In 1988 Dawood was part of the TIC delegation that went to Lusaka to meet with high ranking members of the then-exiled ANC. After the unbanning of the ANC in 1990, the Natal Indian Congress (NIC), UDF and TIC held several meetings with the ANC over the future role of these organisations. When they were all dissolved, some of their members were absorbed into ANC structures. Dawood continued to play his part on the local, regional and provincial structures of the ANC.
In the post 1994 period, Dawood served as a councillor in the Greater Pretoria Metro Council and also as a member of the first and second Gauteng Provincial Legislature.
Aside from his political profile, Dawood was a well known figure of the community in Laudium, Marabastad, Atteridgeville and surrounds. He served on a number of bodies, including the Pretoria Muslim Congregation, the World council of Religion and Peace, the Forum for Art and Culture and the Marabastad Development Forum. Many community activists from surrounding townships recall how Dawood's shop was a haven for them where help could be sought for social, political and sometimes financial problems. He continued doing voluntary work in the Marabastad area, bringing communities together and working towards its regeneration and preservation.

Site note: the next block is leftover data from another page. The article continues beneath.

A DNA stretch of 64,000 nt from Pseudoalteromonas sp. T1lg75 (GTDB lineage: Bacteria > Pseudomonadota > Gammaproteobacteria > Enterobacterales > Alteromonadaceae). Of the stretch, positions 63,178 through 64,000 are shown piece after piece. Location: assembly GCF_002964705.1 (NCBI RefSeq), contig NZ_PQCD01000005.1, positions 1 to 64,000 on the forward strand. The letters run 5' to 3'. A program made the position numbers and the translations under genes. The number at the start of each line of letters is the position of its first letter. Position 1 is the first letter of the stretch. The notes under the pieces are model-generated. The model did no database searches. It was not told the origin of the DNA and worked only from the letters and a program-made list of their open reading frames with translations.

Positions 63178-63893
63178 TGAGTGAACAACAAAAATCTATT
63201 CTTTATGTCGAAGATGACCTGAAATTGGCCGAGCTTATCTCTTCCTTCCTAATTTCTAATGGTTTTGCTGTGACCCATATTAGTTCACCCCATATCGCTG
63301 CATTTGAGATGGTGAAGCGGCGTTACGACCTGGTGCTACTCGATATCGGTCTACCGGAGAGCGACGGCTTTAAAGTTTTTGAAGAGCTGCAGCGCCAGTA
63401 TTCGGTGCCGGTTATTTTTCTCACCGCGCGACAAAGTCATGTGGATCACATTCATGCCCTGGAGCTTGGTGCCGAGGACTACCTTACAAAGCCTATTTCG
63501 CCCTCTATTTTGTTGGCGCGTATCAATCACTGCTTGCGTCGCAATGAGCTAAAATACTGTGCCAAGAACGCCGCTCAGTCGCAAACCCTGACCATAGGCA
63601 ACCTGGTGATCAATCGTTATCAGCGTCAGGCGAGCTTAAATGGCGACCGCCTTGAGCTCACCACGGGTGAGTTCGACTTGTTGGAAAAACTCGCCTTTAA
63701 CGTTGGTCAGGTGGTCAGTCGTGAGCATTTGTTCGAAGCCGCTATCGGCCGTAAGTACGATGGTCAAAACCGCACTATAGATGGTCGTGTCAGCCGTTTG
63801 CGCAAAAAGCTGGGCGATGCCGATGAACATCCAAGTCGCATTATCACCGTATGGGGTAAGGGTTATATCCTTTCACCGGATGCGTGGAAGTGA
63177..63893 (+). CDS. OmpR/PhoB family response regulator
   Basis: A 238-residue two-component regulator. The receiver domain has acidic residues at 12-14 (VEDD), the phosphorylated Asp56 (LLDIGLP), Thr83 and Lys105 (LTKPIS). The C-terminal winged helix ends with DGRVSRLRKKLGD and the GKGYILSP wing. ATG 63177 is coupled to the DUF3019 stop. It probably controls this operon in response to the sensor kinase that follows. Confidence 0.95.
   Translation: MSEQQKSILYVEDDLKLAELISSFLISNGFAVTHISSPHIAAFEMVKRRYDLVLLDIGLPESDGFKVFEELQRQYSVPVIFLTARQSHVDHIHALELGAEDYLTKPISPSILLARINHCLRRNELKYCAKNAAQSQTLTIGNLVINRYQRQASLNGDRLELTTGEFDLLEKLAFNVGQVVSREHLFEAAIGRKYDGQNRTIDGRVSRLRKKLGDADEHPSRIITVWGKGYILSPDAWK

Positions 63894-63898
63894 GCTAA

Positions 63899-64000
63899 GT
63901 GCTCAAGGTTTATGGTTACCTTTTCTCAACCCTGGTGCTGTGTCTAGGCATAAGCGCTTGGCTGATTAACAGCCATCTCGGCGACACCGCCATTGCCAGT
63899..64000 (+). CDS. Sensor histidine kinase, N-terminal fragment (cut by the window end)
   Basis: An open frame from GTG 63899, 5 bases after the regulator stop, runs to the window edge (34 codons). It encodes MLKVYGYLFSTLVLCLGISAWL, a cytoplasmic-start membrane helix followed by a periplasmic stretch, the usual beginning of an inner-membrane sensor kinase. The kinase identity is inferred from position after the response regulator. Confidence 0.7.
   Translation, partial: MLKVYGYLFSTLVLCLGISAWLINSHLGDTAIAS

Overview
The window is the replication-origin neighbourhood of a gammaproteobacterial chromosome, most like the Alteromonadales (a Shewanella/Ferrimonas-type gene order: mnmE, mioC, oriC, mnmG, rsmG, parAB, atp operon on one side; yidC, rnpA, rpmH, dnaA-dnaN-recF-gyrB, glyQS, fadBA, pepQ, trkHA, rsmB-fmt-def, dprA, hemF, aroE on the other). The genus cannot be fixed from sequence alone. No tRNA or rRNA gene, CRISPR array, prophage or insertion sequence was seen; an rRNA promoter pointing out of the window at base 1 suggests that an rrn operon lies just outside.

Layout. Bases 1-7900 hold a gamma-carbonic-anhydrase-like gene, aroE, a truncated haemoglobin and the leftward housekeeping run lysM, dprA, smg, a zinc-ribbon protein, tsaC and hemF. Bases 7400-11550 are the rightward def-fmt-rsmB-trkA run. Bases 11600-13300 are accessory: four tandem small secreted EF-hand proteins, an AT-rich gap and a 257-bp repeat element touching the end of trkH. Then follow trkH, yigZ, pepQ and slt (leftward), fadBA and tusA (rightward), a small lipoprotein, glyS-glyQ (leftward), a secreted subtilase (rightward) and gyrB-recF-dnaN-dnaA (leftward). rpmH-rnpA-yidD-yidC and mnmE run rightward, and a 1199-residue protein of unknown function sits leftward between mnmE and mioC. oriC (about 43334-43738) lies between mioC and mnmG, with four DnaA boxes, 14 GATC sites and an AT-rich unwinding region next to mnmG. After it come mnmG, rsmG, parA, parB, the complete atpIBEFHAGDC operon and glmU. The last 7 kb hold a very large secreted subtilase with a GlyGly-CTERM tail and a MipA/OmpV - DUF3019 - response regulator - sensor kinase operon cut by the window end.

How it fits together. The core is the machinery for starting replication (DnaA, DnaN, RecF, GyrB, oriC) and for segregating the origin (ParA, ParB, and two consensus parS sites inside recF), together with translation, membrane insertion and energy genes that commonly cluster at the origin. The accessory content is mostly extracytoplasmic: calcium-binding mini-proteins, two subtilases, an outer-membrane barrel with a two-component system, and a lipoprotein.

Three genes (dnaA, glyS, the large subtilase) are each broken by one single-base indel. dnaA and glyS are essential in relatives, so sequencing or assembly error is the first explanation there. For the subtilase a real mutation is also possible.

A fierce proponent of non-racism before it was fashionable; he practiced his Islamic faith by reaching out to people from all communities towards a common vision and also bridging the divide between communities that he served. On Monday 2 January 2012, Dawood passed away. He is survived by his wife, their four children and two grandchildren.